By creating these hubs, we are starting to create and maintain an encyclopedia of banking expertise. We are becoming an employer of choice in these 3 markets and are able to attract a very talented, competent and reliable workforce. That’s great for both stability and creativity for us as a Bank.
Technology is really beginning to run the bank, rather than just support it. Technologists who go into the banking world will be increasingly expected to help the bank decide how to run itself, to reach out to new customers and to innovate.
iOS Platform & Apps
We are quite progressive in our internal use of technology. We were the first bank to announce our move to the iOS platform internally in 2010. Our employees can securely access the Bank’s data, including emails, via their corporate iPhones on the road.
We also develop internal apps e.g. Mobile Trade Port which allows our relationship managers to lookup customer profiles or approve a transaction when away from the office. We have now 18 proprietary apps available on our internal App Centre. These enterprise mobility solutions have delivered greater productivity and brought definite business advantages.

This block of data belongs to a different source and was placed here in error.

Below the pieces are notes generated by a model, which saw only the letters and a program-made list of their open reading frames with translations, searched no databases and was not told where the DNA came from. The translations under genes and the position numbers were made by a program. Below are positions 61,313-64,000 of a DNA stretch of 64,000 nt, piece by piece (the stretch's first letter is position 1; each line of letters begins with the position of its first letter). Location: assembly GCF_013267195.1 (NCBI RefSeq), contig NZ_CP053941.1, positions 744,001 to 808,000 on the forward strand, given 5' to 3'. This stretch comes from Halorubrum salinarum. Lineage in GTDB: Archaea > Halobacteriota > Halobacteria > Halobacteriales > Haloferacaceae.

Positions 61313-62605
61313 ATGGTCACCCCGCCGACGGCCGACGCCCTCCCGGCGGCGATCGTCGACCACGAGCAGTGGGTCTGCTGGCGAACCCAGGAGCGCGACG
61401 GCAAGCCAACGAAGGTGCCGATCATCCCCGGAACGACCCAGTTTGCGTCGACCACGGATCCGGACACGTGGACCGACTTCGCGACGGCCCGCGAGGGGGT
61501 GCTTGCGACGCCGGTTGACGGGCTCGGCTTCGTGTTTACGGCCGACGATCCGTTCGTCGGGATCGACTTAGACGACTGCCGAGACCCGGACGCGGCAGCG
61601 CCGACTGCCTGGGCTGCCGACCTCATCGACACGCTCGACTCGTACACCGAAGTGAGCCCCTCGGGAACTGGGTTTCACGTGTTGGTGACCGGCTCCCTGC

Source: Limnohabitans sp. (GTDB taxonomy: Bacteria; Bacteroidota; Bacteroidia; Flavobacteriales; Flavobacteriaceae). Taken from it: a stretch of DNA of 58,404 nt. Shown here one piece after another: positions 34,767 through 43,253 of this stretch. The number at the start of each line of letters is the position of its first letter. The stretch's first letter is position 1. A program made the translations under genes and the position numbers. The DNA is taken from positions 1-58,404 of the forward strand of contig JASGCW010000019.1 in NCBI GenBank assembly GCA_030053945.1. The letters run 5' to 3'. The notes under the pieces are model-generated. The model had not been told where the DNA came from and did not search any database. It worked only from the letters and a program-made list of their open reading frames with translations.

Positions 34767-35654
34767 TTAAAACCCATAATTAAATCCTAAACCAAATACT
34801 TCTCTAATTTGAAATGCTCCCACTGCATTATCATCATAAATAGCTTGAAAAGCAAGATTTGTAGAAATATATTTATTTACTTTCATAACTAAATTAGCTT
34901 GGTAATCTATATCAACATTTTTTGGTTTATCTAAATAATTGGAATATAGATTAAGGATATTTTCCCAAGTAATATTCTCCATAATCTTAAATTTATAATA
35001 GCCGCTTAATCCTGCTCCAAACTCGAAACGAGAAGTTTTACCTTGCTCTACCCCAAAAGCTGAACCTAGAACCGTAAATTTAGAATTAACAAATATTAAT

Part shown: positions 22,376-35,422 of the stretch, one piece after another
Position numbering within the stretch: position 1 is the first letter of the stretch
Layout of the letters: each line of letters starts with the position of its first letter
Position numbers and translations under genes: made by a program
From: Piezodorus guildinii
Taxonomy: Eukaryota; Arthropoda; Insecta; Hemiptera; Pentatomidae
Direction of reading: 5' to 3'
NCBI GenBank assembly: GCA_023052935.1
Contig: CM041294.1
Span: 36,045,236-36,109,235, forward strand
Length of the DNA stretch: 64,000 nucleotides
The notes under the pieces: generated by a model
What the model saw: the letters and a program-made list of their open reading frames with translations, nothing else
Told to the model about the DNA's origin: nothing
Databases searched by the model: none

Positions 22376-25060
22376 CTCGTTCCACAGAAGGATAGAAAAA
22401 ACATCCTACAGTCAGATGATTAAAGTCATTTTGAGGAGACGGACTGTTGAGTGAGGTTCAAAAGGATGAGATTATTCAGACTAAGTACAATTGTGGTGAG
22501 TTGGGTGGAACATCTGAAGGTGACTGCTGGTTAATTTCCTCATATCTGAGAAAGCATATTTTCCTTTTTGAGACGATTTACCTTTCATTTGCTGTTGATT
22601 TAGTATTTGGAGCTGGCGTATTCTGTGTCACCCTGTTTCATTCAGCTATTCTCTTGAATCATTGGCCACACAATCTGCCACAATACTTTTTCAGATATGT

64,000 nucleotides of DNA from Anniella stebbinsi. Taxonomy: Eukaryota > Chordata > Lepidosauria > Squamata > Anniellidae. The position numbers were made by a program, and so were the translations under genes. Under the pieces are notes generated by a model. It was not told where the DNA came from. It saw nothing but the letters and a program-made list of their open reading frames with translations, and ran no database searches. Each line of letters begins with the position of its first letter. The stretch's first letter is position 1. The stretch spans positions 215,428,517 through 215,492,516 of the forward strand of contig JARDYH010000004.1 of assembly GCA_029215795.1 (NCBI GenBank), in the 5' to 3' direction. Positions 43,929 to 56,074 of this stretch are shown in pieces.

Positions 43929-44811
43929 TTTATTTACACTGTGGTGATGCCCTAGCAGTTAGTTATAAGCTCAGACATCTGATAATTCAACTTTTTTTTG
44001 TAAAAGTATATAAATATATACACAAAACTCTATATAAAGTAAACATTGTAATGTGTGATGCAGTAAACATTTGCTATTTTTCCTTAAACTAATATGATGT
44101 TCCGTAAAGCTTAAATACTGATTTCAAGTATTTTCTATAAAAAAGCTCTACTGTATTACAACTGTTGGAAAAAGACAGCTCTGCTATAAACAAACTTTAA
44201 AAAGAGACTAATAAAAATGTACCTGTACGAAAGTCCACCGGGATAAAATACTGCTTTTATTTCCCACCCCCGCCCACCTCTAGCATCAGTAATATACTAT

Knowing the Basics First
I would say to anyone who wants to join the Bank as a Management Trainee that it does sound great to work with a ‘sexy’ piece of technology, but in the early days of working in a bank, what’s very important is to learn the basics and the purpose of technology first. If you join us as a Technology Management Trainee, you’ll have a chance to experience the A to Z of banking technology — a visit to our data centre filled with big grey humming machines, for example. These anonymous looking machines and the technology systems that run within them form the heart of the Bank.
While we accelerate the progress of our young talents in the Management Trainee Programme, we ensure they grow on a strong foundation without missing out on the basics.
For Potential Interns & Graduates